Month: January 2013

About the Insanity Defense, by Dr. Grace Graham

The determination of one’s criminal responsibility or blameworthiness is a complex and controversial issue. When a crime or “actus reus” (Latin: bad act) has been committed, the assessment of one’s level of criminal responsibility depends largely on the person’s mental state and intention at the time when the criminal act was done. The decision on one’s guilt depends on whether there is evidence that the person accused of the criminal violation had acted with “mens rea” (Latin: guilty mind).

One of the best known approaches to define what insanity means is called the “M’Naghten Test.” The “M’Naghten Test” was drafted by the House of the Lords in Great Britain subsequent to a public outcry after the insanity acquittal of Daniel M’Naghten. Mr. Daniel M’Naghten set out to assassinate the British Prime Minister Robert Peel, but he killed Mr. Peel’s private secretary instead. The M’Naghten test stated: “To establish a defense on the ground of insanity, it must be clearly proved that, at the time of the committing of the act, the party accused was laboring under such a defect of reason, from disease of the mind, as not to know the nature and quality of the act he was doing; or, if he did know it, that he did not know he was doing what was wrong.”

Later, in a D.C. District Court of Appeals case (US v. Brawner, 1972), the Court decided to make the determination of whether the accused is criminally responsible or not based on a Model Penal Code drafted by the American Law Institute (ALI) which tested for insanity by: “A person is not responsible for criminal conduct if at the time of such conduct as a result of mental disease or defect he lacks substantial capacity either to appreciate the criminality [wrongfulness] of his conduct or to conform his conduct to the requirements of the law.” (American Law Institute, 1985, Sec. 4.01)

When there might be reasons to suspect that an accused might have committed a crime without “mens reas” (evil or guilty intent), a defense attorney (or the court) might raise the question of one’s criminal responsibility. Once the accused’s sanity is in question, a “Criminal Responsibility” evaluation is needed. The assessment of one’s criminal responsibility is usually conducted by a forensic psychiatrist or a forensic clinical psychologist.

According to the “Insanity Defense Reform Law,” passed in 1984 after a jury acquitted John Hinckley Jr. of the attempted assassination of Ronald Reagan, the burden of proof that the accused is insane lays on the defense. To qualify for an insanity defense, the defense has to prove to a standard of “Clear and Convincing” (i.e. more than 75% certainty) that the defendant is indeed mentally ill to the point that he “lacks the ability to appreciate the criminality of his conduct.”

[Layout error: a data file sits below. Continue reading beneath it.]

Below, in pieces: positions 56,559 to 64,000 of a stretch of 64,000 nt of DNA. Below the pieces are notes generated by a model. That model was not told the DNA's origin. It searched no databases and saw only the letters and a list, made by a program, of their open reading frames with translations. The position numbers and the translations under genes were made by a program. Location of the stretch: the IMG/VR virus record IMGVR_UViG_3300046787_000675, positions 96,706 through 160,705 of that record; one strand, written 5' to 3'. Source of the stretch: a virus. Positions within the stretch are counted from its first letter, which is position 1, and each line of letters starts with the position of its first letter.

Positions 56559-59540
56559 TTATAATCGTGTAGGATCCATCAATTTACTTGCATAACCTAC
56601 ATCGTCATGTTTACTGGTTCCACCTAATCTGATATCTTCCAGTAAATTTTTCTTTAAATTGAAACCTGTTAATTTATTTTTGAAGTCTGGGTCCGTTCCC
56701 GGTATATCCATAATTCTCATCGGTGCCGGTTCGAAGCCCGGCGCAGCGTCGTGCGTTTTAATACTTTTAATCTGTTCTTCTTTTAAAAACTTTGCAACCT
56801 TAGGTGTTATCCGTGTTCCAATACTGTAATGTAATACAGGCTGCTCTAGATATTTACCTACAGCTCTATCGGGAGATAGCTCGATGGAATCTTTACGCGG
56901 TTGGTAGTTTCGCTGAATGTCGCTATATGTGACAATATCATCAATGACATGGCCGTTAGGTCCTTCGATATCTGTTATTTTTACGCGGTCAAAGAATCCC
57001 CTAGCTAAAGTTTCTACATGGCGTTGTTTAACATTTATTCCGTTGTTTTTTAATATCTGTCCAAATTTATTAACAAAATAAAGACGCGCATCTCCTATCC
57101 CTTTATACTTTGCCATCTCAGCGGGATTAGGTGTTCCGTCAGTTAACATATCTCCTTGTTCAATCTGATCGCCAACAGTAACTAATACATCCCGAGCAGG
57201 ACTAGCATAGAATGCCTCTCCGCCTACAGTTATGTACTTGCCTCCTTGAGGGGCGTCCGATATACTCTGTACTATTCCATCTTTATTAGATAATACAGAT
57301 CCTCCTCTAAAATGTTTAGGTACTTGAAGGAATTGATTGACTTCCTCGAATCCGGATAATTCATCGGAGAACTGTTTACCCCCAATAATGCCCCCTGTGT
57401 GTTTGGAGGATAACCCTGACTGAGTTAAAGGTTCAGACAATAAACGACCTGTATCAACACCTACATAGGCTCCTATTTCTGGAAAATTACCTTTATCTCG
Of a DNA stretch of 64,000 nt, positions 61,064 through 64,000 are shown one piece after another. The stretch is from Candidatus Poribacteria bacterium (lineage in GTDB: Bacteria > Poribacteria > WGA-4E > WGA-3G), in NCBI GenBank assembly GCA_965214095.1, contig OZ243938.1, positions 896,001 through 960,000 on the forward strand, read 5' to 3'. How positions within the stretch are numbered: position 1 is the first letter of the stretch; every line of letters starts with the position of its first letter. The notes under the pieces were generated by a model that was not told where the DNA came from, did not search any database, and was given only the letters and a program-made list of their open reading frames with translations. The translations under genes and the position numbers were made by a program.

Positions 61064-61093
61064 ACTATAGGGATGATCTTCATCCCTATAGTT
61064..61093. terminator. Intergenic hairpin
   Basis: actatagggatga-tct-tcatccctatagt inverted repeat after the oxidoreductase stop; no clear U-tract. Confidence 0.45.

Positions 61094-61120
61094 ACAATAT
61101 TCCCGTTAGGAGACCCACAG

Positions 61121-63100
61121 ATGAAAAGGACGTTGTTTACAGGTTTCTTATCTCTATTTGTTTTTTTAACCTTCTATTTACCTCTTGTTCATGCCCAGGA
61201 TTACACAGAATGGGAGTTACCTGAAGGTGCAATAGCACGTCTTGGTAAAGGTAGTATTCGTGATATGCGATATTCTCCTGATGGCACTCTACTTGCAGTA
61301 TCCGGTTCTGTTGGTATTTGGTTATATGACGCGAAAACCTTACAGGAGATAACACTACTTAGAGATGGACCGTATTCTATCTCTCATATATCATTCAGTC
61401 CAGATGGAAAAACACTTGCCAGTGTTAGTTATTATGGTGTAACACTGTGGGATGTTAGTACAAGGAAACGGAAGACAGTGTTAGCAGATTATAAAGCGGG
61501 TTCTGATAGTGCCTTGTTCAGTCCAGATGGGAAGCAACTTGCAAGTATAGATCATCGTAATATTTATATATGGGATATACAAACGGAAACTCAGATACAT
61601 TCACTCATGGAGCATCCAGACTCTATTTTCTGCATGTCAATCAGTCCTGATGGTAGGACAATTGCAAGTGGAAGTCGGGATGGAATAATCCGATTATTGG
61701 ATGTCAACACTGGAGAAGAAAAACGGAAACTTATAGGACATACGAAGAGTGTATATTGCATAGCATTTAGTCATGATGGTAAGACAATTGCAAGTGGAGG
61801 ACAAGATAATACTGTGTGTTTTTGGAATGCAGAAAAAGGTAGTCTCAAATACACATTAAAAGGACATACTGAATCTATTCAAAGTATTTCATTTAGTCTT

For insanity defense, the volitional prong of argument and diminished capacity defense are also dropped. Court-appointed psychologists and psychiatrists might conduct interviews (with the defendant and other pertinent individuals), collect and review collateral evidence (such as letters, medical records, and other documents), and administer forensic assessment and forensic relevant tests to provide their professional opinions on the accused’s criminal responsibility.

About the author:
Dr. Grace Graham is a licensed clinical psychologist and therapist with over 20 years’ experience. She has testified as a forensic witness in several cases.

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Psychological Assessment of Child Sexual Abuse

A claim of child sexual abuse is very serious, and one of the allegations sometimes alleged in acrimonious custody battles. Although some of the accusations are true, some of such charges may have resulted from misunderstandings, unintentionally planted false memories, or downright fabrications from the alleged victims or their parents.

Due to the magnitude of the potential outcomes the victims and/or the wrongfully accused might face, clinical psychologists involved in forensic assessment of child sexual abuse allegations must exercise extreme cautions. These clinical psychologists have to be well trained and experienced in interviewing and evaluating children, and to be familiar with the research literature on the assessment of true sexual abuse versus false/implanted memories.

Dr. Grace Graham, psychologist, says, “They are to balance their desire to protect the best interest of the children involved; as well as, to not wrongfully implicate others involved so as not to violate the civil rights of those who might have been wrongfully accused.”

For children who might have been abused, the evaluation process, though uncomfortable to endure, could lead to their protection, healing, and possible vindication, if the assailant is known, captured, and held accountable. However, if the allegations are false, a properly conducted assessment might prevent the wrongfully accused from being erroneously deprived of their civil rights (e.g., ranging from being denied their freedom to parent their children to defamation and jail sentences).

About the Author

Dr. Grace Graham is a licensed psychologist who possesses extensive experience in the clinical assessment of abuse victims.